Ten Tonnes: Ten Tonnes

review ten tonnes x1 cong

Just when you thought landfill indie — disposable tunes from bands with guitars — had gone away, up pops Ten Tonnes. He’s at the posher end of the genre, more The Kooks than Pigeon Detectives, but it’s formulaic. He lifts it above the routine by being bright and breezy, and he (Ten Tonnes is Ethan Barnett) can write a good tune.

Apparently aware of his tendency to the formulaic, Barnett cites Elvis Costello and Tom Petty as influences to put critics off the trail, but that’s not fooling anyone. More like Busted and the The bands Fratellis and Kooks.

Fair dos: he’s written many of the tunes himself although there are several co-writes; we spotted Nick Hodgson in the credits — he was a Kaiser Chief whose solo album was ironically a little less enjoyable than this — and it is enjoyable, if lightweight. Ex-Maccabee Hugo White joins in too, producing and adding lyrics.

Opener Lucy is about par for the course: jaunty, catchy chorus, sounds a bit like The Kooks. G.I.V.E. repeats the idea of Noah and The Whales’ L.I.F.E.G.O.E.S.O.N., just for people who can only be arsed to shout back four letters at live shows (you can see him, stage front, mic outstretched, getting the crowd going). Later on Countdown offers crowds the same chance, taking in the numbers five down to one.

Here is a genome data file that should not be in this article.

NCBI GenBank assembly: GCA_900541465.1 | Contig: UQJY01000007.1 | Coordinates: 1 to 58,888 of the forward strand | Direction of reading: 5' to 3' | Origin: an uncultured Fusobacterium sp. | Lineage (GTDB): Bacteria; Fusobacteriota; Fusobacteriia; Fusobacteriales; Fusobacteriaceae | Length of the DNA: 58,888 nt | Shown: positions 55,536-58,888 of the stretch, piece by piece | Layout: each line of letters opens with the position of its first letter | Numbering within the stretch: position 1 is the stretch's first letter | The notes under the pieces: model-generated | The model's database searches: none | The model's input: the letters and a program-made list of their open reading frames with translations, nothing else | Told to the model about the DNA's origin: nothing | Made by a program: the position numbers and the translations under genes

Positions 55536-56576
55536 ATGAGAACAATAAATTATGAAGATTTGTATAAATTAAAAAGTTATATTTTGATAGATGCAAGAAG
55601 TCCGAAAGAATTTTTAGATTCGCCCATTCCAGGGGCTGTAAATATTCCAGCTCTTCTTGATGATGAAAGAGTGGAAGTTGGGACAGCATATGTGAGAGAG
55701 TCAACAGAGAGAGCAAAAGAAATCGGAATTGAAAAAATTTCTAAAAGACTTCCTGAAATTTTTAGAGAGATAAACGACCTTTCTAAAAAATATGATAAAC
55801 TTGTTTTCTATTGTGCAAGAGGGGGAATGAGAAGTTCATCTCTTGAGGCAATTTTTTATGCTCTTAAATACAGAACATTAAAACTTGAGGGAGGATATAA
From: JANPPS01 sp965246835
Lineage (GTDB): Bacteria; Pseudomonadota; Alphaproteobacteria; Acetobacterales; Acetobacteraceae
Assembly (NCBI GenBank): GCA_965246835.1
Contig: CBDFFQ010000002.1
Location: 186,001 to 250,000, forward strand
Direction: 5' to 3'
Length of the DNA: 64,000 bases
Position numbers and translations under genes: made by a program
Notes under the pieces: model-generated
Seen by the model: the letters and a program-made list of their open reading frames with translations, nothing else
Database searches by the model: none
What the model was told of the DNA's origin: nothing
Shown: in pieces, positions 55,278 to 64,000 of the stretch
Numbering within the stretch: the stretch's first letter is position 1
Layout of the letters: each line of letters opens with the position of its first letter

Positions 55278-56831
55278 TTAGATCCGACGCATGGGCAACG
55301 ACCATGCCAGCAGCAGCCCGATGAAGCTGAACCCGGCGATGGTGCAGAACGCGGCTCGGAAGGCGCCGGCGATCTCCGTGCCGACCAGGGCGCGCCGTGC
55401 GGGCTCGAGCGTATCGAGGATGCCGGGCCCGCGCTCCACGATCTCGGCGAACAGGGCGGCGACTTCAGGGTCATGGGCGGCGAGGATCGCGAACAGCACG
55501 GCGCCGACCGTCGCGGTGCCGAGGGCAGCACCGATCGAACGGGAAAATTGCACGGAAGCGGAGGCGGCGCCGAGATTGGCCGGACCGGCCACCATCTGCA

Young people and daytime radio will lap it up. Good luck to him.

 

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About jerobear

Weekly newspaper editor in Cheshire, England. I blog my editorials and the CDs I write about. I play drums, drink coffee, play music, meditate. I hate filling in forms.

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